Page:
Education

City Comptroller Advances Plan To Reduce Student to Counselor Ratio

City Comptroller Advances Plan To Reduce Student to Counselor Ratio

October 5, 2012
By Marc Bussanich 
 
Comptroller John Liu launched the Beyond High School NYC initiative in September to help increase the number of city residents with post-secondary degrees, which would benefit the city economically as college graduates with B.A.s will pay more in city income taxes, relative to a high school graduate. On Thursday, October 4 he announced a new proposal, The Power of Guidance, that builds on the September initiative to commit about $175M out of the Department of Education’s $20B budget to bring down the current student-to-counselor ratio from 259:1 to 100:1.

One important finding from the September initiative is that “Just 21 percent of the city’s public school students go on to complete a two-or four-year college degree within 12 years of entering high school.” Therefore, one of the objectives of the new initiative is to ensure that students, especially low-income students, have access to counselors to help them navigate the college enrollment process.

Some of the other key recommendations in the new report include utilizing early intervention systems to help students stay on-track to college, expanding collaborative programs with CUNY and other area colleges and leveraging the thousands of undergraduate and graduate students in the city to mentor high school students.

Joining Mr. Liu at the presser were UFT’s President, Michael Mulgrew and CSA’s President, Ernest Logan. Mulgrew noted that the way Liu went about in crafting his initiatives was refreshing as the comptroller reached out to different educational stakeholders (parents, counselors and administrators) and based his reports on their input.

“A child is not just a test score. The DOE believes that counselors should only be paired with children with special education requirements. Counselors are a key component to a child’s college-readiness,” said Mulgrew.

Logan noted that more affluent students (who tend to be white) have the necessary resources to help them in their social and emotional development, thereby making it less difficult for them to enroll in and graduate from college.

“This is about equity and access. I was eight years old when my father passed way, and because a counselor guided me through that difficult time and throughout high school, I was the first in my family to go to college,” Logan said.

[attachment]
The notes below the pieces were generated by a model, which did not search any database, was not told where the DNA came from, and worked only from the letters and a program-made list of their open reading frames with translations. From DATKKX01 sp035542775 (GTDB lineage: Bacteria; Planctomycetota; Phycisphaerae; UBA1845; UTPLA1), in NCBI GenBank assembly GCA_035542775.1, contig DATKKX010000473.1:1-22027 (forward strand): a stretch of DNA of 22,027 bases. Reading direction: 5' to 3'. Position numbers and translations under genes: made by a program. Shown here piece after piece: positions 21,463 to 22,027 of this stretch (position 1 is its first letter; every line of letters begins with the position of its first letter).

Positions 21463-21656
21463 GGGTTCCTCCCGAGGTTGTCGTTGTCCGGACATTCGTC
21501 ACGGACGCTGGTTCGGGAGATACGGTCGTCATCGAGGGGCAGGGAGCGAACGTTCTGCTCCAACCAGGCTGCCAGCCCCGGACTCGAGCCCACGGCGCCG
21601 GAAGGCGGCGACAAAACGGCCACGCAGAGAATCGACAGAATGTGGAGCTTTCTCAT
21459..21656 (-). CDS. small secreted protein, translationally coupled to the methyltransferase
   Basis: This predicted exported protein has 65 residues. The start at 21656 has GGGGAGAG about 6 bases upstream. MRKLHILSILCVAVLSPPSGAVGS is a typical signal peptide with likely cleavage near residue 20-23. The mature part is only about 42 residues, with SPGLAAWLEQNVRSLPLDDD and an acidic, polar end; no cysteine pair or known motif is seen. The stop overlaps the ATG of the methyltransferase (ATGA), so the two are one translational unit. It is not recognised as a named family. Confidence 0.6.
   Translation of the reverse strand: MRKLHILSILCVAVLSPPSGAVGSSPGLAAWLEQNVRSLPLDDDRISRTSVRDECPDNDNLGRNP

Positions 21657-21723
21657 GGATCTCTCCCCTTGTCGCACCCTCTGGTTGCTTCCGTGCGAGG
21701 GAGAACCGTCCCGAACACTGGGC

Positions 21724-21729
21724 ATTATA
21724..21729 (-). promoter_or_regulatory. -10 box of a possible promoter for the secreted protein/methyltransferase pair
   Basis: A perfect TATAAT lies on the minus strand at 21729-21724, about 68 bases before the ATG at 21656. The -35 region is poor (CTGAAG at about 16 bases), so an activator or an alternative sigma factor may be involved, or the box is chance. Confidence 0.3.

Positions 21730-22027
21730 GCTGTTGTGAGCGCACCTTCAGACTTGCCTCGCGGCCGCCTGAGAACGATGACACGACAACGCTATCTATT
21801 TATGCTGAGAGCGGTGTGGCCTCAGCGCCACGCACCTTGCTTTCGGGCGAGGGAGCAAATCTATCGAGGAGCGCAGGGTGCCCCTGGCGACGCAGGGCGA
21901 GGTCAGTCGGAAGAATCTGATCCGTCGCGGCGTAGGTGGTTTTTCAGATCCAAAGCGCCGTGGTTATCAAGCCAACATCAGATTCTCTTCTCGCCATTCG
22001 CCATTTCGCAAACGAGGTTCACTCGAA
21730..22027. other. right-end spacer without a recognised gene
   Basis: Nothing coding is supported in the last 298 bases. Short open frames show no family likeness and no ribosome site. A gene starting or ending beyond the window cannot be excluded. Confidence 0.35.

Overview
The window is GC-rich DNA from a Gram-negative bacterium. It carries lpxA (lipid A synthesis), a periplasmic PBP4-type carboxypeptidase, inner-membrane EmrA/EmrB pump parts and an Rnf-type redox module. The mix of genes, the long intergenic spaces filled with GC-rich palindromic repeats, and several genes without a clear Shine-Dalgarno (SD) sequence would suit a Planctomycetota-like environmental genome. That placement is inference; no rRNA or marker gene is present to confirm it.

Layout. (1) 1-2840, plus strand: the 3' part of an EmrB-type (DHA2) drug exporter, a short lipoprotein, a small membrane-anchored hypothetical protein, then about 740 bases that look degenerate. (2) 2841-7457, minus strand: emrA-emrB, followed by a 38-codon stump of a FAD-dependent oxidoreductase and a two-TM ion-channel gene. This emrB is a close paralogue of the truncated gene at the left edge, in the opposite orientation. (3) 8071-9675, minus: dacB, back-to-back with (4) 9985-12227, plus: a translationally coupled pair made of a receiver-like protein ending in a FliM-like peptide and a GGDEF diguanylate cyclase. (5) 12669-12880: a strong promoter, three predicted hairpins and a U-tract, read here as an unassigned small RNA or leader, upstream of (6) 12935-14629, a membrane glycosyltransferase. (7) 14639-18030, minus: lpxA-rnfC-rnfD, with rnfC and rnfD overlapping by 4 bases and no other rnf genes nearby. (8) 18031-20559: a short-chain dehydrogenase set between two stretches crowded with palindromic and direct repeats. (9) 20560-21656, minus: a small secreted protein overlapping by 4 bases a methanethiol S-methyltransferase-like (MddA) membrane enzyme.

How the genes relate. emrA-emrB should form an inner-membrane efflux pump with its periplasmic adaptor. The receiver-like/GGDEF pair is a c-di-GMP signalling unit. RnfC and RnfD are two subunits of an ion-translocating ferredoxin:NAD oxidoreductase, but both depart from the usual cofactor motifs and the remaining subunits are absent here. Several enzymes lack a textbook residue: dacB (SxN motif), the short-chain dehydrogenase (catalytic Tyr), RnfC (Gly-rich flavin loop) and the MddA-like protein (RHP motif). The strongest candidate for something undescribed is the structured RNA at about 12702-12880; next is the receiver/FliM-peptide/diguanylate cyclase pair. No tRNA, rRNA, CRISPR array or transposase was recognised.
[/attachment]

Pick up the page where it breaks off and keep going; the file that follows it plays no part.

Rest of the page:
Zakiyah Ansari, Advocacy Director with Alliance for Quality Education, said one of her children attends Edward R. Murrow High School in the Midwood section of Brooklyn where there is a student-to-counselor ratio of 300:1.

“It’s absurd that these recommendations are not already in place,” said Ansari.

Liu said that the initiatives represent a better approach and more cost-effective way of educating the city’s children through hands-on efforts rather than the DOE giving away precious dollars by rewarding private companies with lucrative contracts to do work that could be done more cheaply in-house.

He cited an $80 million contract for the “glitch prone ARIS data system, which has led to no discernible improvement in student learning and is so faulty that it is being replaced.”

A key finding in the Beyond High School report revealed that what New Yorkers earn, by race, closely tracks their educational attainment. For example, “whites earned, on average, $61,735 in 2010, compared to $28,961 for Blacks and $24,745 for Hispanics.”  

The initiatives, Liu stressed, will help stabilize the city’s budget in two ways. If more members of the workforce can boost their earnings with a B.A., the city will realize additional tax income while simultaneously reducing struggling earners’ dependence upon public assistance to help make ends meet.   
 
After presenting his findings, Liu took questions from reporters in the room who asked how the DOE will be able to pay the counselors when the DOE is claiming that it is fiscally strained.

“There’s plenty of money at the DOE. Our proposal represents less than 1 percent of the DOE budget and doesn’t call for hiring additional counselors. We’re talking about a clear need,” said Liu.

Liu acknowledged that the proposed student-to-counselor ratio of 100:1 is still a significant caseload, but is more manageable based on his conversations with different stakeholders.  

October 7, 2012

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